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cjb93.pdfcjb93 
 AuthorDon Weatherburn, Jiuzhao Hua and Steve Moffatt 
 PublishedJanuary 2006 
 Report typeCrime and Justice Bulletin No. 93 
 SubjectPrisons and prisoners, Sentencing 
 Keywordsincapacitation, imprisonment, sentencing, crime reduction 
  
 

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Summary

Aim

Aim
This bulletin presents the results of a study into the incapacitation effect of prison on burglary.

Abstract

Abstract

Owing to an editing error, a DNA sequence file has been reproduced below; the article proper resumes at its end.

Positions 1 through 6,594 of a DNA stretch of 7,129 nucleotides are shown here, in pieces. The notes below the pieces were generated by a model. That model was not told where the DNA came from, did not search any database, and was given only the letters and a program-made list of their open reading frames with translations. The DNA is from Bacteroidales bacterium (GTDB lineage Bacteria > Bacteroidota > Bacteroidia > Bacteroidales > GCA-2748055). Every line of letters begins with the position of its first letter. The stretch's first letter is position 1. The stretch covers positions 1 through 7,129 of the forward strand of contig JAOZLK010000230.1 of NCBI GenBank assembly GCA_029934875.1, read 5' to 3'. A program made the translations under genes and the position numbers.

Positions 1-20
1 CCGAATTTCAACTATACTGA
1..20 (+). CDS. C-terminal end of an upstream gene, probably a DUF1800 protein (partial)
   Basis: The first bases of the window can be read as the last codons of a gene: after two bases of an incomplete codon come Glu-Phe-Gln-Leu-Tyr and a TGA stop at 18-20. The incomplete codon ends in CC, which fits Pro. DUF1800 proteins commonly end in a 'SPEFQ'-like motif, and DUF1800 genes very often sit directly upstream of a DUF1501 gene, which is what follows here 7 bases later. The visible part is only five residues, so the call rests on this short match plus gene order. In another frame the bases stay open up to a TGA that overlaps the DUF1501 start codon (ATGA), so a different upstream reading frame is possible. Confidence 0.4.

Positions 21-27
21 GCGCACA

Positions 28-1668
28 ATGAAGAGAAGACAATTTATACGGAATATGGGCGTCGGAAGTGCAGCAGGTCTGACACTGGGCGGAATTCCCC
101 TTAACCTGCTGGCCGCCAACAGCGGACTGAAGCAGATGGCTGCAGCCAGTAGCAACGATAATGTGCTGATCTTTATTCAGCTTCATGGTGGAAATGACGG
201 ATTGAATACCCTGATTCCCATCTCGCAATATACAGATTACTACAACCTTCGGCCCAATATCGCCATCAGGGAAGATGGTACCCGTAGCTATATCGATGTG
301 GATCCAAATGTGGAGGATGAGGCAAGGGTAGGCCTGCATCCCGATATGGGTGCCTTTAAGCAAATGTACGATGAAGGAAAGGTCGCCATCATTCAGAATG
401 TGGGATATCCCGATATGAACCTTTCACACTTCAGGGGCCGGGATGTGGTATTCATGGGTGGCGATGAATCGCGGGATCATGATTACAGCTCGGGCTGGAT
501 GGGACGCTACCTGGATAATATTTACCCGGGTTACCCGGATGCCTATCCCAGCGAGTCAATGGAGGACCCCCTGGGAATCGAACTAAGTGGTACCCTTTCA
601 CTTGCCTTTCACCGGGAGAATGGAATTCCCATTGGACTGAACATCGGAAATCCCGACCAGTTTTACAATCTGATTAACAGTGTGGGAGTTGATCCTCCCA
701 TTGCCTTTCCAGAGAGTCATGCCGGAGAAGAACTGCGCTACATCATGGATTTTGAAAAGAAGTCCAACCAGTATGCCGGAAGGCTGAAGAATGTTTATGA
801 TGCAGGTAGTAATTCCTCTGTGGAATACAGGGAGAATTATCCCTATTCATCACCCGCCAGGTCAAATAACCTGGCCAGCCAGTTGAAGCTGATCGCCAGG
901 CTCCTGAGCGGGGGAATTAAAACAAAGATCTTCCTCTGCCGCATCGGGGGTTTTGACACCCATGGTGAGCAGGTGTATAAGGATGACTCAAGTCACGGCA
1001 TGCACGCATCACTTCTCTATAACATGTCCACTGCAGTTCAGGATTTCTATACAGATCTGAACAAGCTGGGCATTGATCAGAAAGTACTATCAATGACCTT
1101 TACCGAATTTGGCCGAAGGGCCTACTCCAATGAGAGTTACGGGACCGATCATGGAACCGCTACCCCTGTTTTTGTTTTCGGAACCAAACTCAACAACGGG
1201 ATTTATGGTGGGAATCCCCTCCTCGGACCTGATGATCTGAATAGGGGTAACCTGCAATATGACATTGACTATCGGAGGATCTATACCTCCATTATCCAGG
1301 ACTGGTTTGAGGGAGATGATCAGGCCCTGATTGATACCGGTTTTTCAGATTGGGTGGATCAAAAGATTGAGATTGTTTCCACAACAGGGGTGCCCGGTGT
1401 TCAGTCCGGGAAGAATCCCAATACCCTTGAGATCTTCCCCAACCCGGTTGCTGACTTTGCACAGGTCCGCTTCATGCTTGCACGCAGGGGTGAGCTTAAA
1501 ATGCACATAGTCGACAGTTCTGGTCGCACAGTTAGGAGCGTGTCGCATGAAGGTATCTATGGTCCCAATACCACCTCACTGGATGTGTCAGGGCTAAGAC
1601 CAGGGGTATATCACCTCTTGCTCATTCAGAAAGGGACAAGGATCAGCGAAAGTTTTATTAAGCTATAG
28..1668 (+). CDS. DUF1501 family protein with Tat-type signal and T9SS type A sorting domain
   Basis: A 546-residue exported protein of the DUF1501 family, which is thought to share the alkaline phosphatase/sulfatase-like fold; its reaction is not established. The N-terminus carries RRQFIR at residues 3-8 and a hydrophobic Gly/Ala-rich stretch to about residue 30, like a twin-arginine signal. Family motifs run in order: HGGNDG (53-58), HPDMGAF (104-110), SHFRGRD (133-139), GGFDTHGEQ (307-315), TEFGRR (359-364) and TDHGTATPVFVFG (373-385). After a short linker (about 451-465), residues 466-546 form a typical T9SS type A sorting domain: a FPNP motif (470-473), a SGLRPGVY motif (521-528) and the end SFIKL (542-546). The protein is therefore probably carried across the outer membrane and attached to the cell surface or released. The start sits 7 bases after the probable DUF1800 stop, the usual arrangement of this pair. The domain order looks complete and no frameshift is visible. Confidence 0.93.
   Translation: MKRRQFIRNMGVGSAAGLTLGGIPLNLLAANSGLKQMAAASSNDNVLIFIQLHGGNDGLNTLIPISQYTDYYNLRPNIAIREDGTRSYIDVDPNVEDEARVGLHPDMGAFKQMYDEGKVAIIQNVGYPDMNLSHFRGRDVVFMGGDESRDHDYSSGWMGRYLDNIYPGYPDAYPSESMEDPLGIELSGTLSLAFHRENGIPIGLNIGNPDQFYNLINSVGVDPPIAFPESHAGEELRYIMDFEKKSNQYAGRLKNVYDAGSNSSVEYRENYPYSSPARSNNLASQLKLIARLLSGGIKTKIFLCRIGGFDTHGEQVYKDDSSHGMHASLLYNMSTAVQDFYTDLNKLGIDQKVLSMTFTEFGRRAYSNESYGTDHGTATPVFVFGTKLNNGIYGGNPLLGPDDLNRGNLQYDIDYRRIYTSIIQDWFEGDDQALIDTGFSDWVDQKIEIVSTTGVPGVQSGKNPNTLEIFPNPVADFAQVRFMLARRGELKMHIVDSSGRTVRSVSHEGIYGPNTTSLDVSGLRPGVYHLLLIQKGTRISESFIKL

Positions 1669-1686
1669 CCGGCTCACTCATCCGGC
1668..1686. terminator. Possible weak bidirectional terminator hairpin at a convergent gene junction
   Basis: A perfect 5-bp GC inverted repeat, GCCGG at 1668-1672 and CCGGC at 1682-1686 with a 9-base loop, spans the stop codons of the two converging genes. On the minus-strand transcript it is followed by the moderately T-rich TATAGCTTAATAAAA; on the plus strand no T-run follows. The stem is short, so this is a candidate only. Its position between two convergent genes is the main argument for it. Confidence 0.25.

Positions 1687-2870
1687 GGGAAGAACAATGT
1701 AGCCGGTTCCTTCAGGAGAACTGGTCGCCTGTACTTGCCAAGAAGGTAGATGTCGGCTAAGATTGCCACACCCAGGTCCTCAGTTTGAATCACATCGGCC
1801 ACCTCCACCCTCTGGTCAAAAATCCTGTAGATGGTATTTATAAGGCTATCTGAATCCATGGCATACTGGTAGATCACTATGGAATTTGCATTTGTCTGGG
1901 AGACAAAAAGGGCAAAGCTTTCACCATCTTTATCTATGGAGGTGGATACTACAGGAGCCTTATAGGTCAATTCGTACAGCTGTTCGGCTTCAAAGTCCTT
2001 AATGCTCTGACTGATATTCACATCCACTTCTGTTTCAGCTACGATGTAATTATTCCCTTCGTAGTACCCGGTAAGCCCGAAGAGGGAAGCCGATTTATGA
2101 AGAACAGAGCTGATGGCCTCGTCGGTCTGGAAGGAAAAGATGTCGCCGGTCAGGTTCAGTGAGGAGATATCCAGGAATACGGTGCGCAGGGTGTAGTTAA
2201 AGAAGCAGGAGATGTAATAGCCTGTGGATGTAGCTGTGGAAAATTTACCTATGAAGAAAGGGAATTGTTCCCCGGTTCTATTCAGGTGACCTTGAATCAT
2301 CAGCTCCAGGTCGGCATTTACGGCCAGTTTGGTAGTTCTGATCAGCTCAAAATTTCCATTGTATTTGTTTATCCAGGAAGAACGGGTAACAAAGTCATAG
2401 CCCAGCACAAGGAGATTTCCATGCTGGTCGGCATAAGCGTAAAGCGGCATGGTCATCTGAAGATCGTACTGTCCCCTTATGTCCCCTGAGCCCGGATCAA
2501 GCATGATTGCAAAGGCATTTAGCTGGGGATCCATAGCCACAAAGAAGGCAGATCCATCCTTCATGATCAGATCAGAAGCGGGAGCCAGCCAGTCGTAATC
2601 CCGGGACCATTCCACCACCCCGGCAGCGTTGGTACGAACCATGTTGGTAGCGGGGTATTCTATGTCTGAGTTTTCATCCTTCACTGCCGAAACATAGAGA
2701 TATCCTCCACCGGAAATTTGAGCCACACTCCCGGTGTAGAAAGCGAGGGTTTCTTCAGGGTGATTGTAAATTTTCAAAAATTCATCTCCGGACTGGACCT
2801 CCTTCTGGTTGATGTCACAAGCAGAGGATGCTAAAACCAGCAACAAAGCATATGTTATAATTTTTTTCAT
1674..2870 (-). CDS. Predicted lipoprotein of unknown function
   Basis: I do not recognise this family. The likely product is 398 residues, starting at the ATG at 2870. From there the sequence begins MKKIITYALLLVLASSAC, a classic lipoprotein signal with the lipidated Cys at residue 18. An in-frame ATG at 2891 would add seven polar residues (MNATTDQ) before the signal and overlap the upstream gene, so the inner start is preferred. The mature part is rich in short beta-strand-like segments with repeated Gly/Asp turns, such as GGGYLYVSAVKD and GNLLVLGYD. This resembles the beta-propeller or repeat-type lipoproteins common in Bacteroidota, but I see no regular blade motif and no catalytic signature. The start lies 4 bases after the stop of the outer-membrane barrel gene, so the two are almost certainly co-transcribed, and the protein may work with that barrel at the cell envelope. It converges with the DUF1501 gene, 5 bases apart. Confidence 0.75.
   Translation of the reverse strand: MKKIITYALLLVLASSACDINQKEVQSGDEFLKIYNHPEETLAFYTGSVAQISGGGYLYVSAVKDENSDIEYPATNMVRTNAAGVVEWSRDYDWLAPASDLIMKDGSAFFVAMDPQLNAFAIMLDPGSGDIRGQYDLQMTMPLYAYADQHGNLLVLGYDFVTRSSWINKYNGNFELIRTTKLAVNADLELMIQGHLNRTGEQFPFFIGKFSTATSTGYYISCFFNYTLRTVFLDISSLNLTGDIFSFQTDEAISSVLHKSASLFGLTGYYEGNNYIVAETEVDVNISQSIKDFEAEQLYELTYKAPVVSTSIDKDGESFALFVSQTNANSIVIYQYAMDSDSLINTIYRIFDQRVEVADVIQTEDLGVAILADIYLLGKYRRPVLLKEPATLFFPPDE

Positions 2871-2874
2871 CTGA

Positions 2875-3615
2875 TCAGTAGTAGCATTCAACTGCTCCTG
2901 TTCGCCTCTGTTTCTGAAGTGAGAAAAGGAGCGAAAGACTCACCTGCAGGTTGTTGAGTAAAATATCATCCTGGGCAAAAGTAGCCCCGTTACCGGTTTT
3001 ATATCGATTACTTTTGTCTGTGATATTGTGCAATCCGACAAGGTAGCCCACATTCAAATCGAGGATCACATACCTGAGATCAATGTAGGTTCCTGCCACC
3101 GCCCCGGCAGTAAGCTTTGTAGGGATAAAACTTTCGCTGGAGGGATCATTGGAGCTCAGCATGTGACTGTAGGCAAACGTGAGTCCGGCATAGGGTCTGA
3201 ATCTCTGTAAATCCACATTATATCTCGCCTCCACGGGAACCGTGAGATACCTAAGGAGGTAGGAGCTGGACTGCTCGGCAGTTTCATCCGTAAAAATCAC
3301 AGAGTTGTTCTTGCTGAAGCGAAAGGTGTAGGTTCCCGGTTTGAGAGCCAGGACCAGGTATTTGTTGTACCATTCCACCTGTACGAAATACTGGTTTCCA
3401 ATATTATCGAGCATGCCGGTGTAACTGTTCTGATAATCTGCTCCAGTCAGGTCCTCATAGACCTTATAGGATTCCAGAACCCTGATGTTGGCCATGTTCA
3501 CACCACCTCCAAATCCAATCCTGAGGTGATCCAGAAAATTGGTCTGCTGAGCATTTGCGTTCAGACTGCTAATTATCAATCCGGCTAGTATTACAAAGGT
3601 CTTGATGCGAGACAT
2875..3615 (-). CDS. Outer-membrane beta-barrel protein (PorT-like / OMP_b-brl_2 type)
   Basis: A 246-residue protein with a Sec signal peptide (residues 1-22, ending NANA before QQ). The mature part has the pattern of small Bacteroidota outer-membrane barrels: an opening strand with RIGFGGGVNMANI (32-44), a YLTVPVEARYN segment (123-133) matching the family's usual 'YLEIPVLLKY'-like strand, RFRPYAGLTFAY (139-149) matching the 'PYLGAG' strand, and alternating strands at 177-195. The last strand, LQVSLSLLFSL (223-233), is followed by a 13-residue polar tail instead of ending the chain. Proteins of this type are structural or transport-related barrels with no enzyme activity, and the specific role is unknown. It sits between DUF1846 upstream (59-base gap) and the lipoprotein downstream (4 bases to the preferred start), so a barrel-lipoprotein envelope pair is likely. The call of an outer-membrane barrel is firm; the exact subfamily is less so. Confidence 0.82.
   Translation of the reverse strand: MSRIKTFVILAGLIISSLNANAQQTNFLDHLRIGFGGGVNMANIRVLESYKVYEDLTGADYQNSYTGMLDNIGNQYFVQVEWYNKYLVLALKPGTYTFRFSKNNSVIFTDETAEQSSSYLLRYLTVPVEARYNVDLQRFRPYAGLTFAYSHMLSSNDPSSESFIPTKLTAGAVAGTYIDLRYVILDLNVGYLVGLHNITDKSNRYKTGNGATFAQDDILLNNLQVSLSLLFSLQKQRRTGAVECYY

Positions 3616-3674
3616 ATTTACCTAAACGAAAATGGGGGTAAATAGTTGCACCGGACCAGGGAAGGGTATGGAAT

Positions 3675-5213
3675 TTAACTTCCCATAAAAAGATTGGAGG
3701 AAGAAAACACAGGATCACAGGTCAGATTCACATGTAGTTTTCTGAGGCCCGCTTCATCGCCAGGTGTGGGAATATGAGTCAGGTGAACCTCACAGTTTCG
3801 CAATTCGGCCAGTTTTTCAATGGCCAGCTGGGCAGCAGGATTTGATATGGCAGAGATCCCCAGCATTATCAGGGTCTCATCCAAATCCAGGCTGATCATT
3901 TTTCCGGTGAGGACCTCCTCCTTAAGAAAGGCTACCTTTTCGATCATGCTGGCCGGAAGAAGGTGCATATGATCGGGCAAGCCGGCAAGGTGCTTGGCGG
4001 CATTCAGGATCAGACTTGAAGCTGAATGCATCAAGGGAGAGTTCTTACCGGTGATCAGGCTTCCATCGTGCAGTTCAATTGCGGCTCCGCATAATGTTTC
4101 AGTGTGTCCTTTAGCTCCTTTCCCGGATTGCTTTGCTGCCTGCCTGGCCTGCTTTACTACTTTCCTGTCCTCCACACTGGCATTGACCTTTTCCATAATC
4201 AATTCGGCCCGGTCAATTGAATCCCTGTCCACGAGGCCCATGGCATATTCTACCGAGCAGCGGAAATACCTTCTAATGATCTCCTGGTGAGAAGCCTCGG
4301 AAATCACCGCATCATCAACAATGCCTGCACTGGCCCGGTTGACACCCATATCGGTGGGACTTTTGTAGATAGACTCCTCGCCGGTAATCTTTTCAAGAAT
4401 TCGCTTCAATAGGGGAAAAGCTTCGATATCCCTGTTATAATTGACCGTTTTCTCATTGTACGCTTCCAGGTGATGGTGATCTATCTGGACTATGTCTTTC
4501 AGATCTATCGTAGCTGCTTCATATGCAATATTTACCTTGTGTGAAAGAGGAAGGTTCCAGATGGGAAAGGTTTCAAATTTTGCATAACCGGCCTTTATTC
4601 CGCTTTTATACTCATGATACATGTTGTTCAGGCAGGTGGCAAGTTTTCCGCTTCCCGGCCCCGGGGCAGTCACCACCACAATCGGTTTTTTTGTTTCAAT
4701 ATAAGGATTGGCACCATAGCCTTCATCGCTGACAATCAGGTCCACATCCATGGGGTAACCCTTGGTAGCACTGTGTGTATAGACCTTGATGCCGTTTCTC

This bulletin presents the results of a study into the incapacitation effect of prison on burglary. The results indicate that current levels of imprisonment in New South Wales (NSW) prevent approximately 45,000 burglaries per annum. Rates of burglary could be reduced if sentences for burglary were longer, a higher percentage of burglars were sent to prison or clear-up rates for burglary were higher. The effectiveness of these measures would be reduced, however, if they resulted in fewer guilty pleas, higher re-offending rates or the entry of more offenders into the stolen goods market. Increased use of imprisonment may not be a very cost-effective way of reducing burglary. To get a 10 per cent reduction in the current burglary rate via imprisonment the number of burglars sentenced to prison in NSW would have to be increased by at least 34 per cent. This would cost an additional $26 million per year. The bulletin concludes by calling for more research into the cost-effectiveness of prison and its alternatives in controlling crime.